2) Provide personal plans

Building on the initial guidelines you have created, a personal development plan for every individual staff member should be a priority. This ensures specific issues are tackled systematically and the right support is available.

3) Plan your hiring process

It’s important to look for new talent all the time, focusing on people who are passionate about providing great quality service at all times, as well as learning new skills and improving. Skills can be taught, so place more emphasis on the person. Training for new staff must be consistent and thoroughly planned.

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Managing Restaurant Safety and Hygiene Risks

There’s a lot of potential for things to go wrong in the restaurant business, but one of the worst possibilities is a major health and safety issue. Something serious can easily bankrupt a successful restaurant, so consider the following areas to ensure you’re complying with the law and taking reasonable steps to keep everyone safe, including staff and customers.

Cleaning up spillages

Spills from food can be breeding grounds for bacteria, which is a major risk to customers eating your food and the future of your business. Spillages of food and liquids can also cause slips easily, especially on smooth kitchen floors. It’s important that someone (or everyone in the kitchen) is responsible for cleaning up immediately to avoid any risk of avoidable accidents occurring.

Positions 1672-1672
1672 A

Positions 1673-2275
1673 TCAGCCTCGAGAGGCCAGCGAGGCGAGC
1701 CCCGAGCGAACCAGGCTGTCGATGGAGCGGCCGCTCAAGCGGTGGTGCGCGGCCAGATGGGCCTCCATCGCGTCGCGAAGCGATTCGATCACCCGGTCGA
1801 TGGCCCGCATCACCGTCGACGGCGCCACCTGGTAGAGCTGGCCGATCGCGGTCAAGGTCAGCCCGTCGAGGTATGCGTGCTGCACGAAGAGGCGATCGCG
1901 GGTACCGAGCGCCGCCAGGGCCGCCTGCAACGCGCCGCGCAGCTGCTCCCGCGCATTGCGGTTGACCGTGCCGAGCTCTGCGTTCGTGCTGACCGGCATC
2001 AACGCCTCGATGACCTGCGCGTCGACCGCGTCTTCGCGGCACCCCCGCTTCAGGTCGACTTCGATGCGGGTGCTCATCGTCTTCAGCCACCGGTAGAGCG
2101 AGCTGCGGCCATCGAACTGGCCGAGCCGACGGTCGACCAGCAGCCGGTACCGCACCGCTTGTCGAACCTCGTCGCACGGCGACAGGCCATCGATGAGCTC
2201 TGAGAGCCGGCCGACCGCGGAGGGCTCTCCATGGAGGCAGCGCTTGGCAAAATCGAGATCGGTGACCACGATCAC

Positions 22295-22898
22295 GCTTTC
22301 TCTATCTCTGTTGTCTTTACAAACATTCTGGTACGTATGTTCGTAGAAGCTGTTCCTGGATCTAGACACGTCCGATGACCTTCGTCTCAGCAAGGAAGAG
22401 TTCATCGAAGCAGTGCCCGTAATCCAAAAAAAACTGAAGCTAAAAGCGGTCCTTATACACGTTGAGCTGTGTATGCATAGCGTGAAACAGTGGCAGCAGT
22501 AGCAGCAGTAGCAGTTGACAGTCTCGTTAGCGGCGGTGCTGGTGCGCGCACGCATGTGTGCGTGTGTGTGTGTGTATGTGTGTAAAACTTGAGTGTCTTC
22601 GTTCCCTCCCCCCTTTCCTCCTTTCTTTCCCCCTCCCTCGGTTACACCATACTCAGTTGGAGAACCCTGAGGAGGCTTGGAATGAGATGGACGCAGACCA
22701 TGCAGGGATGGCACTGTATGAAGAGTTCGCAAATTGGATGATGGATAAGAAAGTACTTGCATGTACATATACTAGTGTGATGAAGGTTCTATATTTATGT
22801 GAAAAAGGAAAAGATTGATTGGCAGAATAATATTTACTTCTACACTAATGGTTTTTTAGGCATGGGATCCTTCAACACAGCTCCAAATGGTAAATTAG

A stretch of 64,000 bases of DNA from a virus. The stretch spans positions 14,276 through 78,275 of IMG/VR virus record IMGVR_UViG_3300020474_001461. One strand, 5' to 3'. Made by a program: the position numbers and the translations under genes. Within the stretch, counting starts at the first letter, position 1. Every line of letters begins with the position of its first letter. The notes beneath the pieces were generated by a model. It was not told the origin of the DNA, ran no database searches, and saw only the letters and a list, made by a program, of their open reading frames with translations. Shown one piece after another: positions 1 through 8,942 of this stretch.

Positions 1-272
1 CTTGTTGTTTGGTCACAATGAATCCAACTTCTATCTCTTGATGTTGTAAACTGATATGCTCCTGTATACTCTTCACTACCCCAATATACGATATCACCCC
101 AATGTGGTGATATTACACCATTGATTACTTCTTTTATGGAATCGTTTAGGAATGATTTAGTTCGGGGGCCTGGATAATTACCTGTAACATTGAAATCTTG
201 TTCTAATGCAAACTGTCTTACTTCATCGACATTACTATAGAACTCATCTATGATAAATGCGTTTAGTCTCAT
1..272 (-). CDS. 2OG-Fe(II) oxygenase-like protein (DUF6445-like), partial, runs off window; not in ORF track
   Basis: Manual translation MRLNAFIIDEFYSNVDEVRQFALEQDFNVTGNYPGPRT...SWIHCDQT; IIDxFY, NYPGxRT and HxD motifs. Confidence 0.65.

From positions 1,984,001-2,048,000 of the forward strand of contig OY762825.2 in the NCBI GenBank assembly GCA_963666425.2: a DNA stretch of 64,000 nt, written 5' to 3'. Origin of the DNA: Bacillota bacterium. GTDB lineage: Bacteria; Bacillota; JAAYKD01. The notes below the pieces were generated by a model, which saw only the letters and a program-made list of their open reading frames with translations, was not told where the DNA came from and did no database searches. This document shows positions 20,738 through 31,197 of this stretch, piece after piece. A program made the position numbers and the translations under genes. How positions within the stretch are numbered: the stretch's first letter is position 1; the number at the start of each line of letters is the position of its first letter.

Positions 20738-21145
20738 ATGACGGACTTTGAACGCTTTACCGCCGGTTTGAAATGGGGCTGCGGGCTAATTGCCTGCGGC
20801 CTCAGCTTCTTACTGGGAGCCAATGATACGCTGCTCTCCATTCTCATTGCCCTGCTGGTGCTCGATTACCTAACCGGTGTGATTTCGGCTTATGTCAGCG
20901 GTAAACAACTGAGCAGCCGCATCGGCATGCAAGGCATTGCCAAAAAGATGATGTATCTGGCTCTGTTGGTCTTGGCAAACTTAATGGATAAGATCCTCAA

Regular professional cleaning

Commercial kitchen deep cleaning services, including ductwork and canopy cleaning, are important for restaurant safety and hygiene and you should have professional cleaning carried out regularly in addition to the day-to-day maintenance your staff handle themselves. This kind of cleaning is also vital for fire safety, as extractors and ducts can eventually collect fat deposits which significantly increase the potential risk of a fire breaking out.

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Restaurants Uncategorised

How Do You Handle Logistics in the Restaurant Business?

It’s a widely known fact that entering into a new business is always a big risk. Restaurants come with an even higher risk than most start-ups, party due to fierce competition and other external forces. However, the complex set of considerations that have to be factored in by any new restaurant owner is probably the reason most new ventures fail. You’re unlikely to succeed if you fail to think about all the fundamental practical aspects of your restaurant, such as the following.